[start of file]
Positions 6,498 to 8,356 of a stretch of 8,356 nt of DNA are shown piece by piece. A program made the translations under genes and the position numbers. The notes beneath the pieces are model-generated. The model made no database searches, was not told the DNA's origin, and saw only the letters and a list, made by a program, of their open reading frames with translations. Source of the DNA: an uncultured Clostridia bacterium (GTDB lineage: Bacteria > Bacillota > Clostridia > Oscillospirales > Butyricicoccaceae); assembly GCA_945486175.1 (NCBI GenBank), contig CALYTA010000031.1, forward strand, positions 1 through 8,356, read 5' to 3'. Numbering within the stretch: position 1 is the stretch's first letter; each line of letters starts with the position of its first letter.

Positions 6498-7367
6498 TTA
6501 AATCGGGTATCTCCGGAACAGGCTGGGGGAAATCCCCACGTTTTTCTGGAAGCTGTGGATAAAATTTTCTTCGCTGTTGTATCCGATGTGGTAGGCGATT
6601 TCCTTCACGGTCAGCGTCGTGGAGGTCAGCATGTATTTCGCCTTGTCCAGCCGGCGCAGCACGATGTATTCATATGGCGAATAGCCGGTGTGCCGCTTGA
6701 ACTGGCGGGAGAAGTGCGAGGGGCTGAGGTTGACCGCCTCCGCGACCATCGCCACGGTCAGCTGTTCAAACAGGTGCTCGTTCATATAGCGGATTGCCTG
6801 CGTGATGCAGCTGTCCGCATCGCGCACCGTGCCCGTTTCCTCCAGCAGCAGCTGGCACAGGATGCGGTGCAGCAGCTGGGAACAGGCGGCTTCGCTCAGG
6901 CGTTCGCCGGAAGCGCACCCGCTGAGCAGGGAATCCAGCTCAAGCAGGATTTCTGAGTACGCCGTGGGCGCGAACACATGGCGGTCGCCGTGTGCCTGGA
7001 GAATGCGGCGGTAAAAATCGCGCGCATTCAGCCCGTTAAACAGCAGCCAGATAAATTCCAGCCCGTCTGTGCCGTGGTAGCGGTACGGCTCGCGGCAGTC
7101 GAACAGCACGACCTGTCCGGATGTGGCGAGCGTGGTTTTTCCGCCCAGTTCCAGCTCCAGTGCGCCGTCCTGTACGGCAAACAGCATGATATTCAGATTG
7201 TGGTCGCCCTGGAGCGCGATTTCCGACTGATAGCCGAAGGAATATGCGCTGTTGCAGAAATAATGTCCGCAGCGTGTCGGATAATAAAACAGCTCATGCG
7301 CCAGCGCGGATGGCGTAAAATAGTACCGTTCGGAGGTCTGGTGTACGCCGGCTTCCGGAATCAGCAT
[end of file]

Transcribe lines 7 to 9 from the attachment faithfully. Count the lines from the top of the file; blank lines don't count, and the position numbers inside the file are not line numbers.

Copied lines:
6801 CGTGATGCAGCTGTCCGCATCGCGCACCGTGCCCGTTTCCTCCAGCAGCAGCTGGCACAGGATGCGGTGCAGCAGCTGGGAACAGGCGGCTTCGCTCAGG
6901 CGTTCGCCGGAAGCGCACCCGCTGAGCAGGGAATCCAGCTCAAGCAGGATTTCTGAGTACGCCGTGGGCGCGAACACATGGCGGTCGCCGTGTGCCTGGA
7001 GAATGCGGCGGTAAAAATCGCGCGCATTCAGCCCGTTAAACAGCAGCCAGATAAATTCCAGCCCGTCTGTGCCGTGGTAGCGGTACGGCTCGCGGCAGTC